Why don't neural networks make use of temporal difference?


So, I was reading these two articles.

The first one makes use of temporal difference in a q- table.

The second one just implements the regular bellman equation without making use of the temporal difference algorithm. This is done in the context of a neural network.

Am I missing something here? I thought temporal difference is very important. What’s going in the context of neural networks?


The Bellman equation is essentially the same equation as the temporal difference equation used in TD learning. There are a few variations of it, depending on what you know about the environment.

Q Learning is a form of TD learning. Specifically, it uses action values (as opposed to state values), sampling (as opposed to directly querying a model of the environment), it is off-policy (learning an optimal policy from observing non-optimal behaviour), and in the basic form it is single-step. Those 4 traits affect how the calculations for TD target or TD error are done.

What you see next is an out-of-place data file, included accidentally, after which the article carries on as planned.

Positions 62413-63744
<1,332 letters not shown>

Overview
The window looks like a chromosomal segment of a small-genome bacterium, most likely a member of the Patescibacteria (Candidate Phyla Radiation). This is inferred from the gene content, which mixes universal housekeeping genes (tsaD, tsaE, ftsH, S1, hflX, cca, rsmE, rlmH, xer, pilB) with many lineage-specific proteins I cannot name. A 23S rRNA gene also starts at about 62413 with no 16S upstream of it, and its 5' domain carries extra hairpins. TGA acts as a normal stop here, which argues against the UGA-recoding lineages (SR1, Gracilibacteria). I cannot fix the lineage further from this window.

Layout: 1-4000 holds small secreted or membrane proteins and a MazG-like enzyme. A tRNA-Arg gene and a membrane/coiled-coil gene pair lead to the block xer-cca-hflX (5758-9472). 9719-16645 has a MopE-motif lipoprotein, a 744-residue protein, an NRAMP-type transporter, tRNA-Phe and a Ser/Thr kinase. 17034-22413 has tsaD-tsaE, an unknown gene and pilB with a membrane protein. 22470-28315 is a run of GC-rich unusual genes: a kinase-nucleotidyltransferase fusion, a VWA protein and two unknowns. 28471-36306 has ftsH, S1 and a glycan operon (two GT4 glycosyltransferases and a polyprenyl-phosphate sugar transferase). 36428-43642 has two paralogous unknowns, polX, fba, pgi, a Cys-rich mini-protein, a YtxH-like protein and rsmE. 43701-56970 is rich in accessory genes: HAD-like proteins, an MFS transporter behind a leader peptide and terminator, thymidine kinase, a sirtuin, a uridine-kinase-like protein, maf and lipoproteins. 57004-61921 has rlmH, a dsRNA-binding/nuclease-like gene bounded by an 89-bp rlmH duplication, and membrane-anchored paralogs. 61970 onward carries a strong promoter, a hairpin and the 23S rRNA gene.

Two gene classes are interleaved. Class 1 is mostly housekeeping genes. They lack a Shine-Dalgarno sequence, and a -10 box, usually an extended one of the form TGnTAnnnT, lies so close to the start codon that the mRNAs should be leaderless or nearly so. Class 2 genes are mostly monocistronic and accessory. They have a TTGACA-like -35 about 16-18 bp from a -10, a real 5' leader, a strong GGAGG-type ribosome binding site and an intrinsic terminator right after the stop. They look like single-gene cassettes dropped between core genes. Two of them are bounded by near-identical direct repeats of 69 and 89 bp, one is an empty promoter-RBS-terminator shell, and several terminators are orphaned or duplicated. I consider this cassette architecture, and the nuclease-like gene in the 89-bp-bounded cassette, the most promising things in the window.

The big difference when jumping from tabular to neural net variants is dropping the Q table in favour of a Q estimation function. However, these both represent the same thing to the agent - the agent’s current best guess of the expected return given a current state and action. And they both receive very similar updates due to experience.